They didn’t cancel “most” of the story DLC. They released most of it (one to dramatically alter the mid-part of the game, one per each side character on the team, plus comrades (the multiplayer DLC), plus the villain DLC, plus various short term tie-ins) and cancelled three planned entries. The latter is due to the one exec leaving and not having a successor with the same plans.

      2. ccesarano says:

        Gah, I’m so bad at keeping up with comments on these.

        shoeboxjeddy is right regarding most of the story DLC being released, and honestly none of the DLC would fix that game’s problems anyway. As someone that enjoyed Final Fantasy XV, I also find it to be the most fascinating and enjoyable broken, incomplete title I’ve ever played. It wears its problematic development on its sleeve as clearly as Duke Nukem Forever, but I’d say FFXV managed to at least be an enjoyable enough experience. Hajime Tabata did a phenomenal job saving that project from Tetsuya Nomura’s indecisive nature.

        Which is why FFXV is a sign that Square Enix is working on changing, at least on the Eastern half of the company. Final Fantasy XIII, XIV’s initial release, and XV were all mishandled projects that were a complete development nightmare. Like many companies in the HD era (and especially in Japan), Square Enix was just not ready for the sudden leap in development requirements. Tetsuya Nomura did great things for Square Enix in the PS2 era and thus was given a lot of freedom, but in time Square Enix learned they had to change the way things were being done. Yoshi-P was brought in to fix FFXIV and turn it into A Realm Reborn, Square-Enix’s most profitable product as far as I’m aware. Hajime Tabata had shipped Final Fantasy VII: Crisis Core and Final Fantasy Type-0 in a reasonable amount of time and with a reasonable budget while showing talent in game direction, and thus Final Fantasy XV was forcibly removed from Nomura and handed over to Tabata in order to get it out the door. Both Kingdom Hearts III and Final Fantasy VII Remake have been given co-directors, signifying that Square Enix no longer trusts Nomura to direct a project by himself. Effectively, he’s given someone to keep him in check (and if you don’t understand what I mean, Nomura walked into the FFXV offices and sincerely put forth the idea to rebuild FFXV as a musical after having seen Les Miserables in theaters).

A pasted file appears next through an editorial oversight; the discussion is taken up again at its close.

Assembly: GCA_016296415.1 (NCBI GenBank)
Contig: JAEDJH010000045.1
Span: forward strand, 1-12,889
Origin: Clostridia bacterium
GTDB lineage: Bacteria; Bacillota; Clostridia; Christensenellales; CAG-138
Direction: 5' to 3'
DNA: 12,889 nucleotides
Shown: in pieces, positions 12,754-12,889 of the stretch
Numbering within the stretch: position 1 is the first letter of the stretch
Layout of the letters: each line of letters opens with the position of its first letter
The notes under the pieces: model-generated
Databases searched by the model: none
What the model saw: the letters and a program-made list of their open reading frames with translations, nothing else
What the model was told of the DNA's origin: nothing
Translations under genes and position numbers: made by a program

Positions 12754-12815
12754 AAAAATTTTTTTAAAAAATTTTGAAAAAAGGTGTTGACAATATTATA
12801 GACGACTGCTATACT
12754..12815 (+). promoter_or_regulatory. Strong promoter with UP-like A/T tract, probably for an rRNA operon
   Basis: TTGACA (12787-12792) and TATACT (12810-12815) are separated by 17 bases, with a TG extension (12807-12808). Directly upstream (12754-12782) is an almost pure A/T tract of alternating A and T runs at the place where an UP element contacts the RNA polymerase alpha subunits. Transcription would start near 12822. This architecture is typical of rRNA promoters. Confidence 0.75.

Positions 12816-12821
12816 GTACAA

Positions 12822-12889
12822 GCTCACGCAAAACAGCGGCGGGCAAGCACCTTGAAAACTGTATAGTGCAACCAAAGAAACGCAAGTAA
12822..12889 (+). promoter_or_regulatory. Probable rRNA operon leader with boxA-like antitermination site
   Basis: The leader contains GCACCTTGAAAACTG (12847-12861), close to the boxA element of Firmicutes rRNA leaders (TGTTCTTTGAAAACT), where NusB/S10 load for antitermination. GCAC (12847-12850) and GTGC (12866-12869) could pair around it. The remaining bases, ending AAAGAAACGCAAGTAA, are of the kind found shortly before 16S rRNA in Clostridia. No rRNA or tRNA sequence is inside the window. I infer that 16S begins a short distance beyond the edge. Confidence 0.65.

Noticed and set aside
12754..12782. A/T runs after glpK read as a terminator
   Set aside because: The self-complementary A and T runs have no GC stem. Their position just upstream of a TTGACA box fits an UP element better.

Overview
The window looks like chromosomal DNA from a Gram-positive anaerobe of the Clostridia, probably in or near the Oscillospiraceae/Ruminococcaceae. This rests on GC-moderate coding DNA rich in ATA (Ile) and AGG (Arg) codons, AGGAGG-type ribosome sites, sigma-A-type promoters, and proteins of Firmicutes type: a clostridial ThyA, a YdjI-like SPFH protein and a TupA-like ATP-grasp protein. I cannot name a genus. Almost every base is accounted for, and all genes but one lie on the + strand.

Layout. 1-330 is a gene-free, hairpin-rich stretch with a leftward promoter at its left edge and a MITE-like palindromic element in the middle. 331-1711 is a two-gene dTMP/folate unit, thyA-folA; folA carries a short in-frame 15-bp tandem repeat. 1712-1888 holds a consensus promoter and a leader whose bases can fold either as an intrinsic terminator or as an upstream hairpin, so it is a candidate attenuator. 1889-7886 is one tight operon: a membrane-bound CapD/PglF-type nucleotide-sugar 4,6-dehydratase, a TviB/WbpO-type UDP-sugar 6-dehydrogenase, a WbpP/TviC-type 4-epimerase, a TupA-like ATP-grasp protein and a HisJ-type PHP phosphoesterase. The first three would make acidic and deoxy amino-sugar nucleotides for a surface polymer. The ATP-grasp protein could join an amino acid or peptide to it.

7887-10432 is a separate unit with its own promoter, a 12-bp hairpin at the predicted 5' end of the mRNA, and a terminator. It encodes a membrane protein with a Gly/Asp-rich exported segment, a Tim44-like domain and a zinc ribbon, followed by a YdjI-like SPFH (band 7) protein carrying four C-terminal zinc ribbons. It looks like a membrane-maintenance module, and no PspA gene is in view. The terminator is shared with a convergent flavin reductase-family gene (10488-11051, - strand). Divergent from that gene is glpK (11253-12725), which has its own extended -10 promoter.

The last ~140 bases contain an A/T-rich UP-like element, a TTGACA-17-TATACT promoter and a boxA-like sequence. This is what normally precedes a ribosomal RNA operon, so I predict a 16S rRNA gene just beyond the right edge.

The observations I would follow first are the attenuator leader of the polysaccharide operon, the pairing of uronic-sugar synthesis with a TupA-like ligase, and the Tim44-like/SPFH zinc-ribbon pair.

Right now Square Enix is in a state of transition, where all of their teams are being structured in a fashion to more effectively deliver product rather than have more disasters sitting in development Hell for ten years… not entirely successfully, given the FFVII remake, but hey, a company as massive as them isn’t about to change overnight.

        Now, how successful will that shift be? Who knows. Dragon Quest XI is doing decently well in the West for a franchise that never saw much market penetration out this way. They’ve partnered with PlatinumGames for whatever Babylon’s Fall is. Unlike EA, Ubisoft, or Activision, Square Enix isn’t looking at their most profitable products (like, again, FFXIV), and then trying to make all their games like that… in Japan, at least.

        Their Eidos half is what feels a bit more inconsistent, because their Eidos half feels precisely like you’d expect a Western publisher to run. Why? I dunno. I mean, really, I’m just speculating on what I’ve been reading given the company. Still, I do feel like Square Enix is one of the heftiest publishers of the world right now, and seeing them adapt and shift in ways the other Big Three aren’t has me trusting them more (though not wholly) than I would typically trust a publisher.

  19. Mako says:

    So it ends.

    Sort of. Personally I buried BioWare a long time ago, at some point between 2013 and 2015, after getting over “ME3” (in no small part thanks to you, Shamus!).

    Still, a very satisfying read.

  20. Baron Tanks says:

    So… I’m glad you’re not mincing words. As you put it, BioWare is thoroughly gone. Depending on who you ask, their last well liked and/or loved game is a long time ago (for me it was Mass Effect 2, with the already mentioned caveat that this is restricted to the gameplay and character driven part of the game, but it was highly enjoyable for me for that). That game was released in 2010. As alien as that may sound, that’s 9 years ago. While I disliked ME3 at first and only grew more sour as time passed, for a while I held that as a potential misstep, rather than the result of a disastrous change of course. For me it was Inquisition that buried the BioWare of old. While there were aspects to be liked, these were separated by an endless stream of dull and uninspired parts of the game, both in gameplay and writing. The sheer inanity was so offensive to me personally that every BioWare game became a wait and see. And we all saw what happened.

    In the lead up to ME: Andromeda I was sceptical from day one, as the whole thing just reeked of investor mandated sequelitis. Even when details were sparse, everything about the project felt contrived and unexpired. So I was in no way excited for this to come out. I’d talk about the end result but we’re here at part 25 so we’re all well aware. This just confirmed my personal notion of, BioWare is gone and this is just a developer putting things out under the same name.